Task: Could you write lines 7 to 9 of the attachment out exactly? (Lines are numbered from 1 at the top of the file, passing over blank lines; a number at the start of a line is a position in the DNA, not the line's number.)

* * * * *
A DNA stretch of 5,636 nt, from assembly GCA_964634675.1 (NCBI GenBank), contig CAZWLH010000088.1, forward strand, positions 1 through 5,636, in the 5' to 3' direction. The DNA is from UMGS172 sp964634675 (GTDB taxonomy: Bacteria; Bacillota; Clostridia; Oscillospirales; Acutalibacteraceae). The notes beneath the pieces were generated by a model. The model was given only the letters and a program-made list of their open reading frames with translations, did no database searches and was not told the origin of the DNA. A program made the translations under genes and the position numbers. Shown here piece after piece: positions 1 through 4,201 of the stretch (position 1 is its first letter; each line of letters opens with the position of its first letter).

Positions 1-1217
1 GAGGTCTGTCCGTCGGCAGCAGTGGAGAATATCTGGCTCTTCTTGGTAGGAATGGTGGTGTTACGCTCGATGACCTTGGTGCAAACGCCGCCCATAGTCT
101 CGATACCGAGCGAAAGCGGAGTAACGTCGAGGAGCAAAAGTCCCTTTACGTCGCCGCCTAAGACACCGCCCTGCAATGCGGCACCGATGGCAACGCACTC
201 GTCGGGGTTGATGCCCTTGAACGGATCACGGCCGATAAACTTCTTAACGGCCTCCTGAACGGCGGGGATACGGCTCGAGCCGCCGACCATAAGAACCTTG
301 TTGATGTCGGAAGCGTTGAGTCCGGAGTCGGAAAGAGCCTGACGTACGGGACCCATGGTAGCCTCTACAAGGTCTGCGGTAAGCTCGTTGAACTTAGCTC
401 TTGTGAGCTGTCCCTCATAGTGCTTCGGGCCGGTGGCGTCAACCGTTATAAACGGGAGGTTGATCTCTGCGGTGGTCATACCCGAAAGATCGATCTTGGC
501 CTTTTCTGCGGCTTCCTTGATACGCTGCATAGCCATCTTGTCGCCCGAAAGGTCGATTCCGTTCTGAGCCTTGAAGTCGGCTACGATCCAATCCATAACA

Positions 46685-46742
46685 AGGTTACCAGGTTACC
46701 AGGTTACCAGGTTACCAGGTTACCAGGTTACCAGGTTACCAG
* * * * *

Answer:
401 TTGTGAGCTGTCCCTCATAGTGCTTCGGGCCGGTGGCGTCAACCGTTATAAACGGGAGGTTGATCTCTGCGGTGGTCATACCCGAAAGATCGATCTTGGC
501 CTTTTCTGCGGCTTCCTTGATACGCTGCATAGCCATCTTGTCGCCCGAAAGGTCGATTCCGTTCTGAGCCTTGAAGTCGGCTACGATCCAATCCATAACA

Positions 46685-46742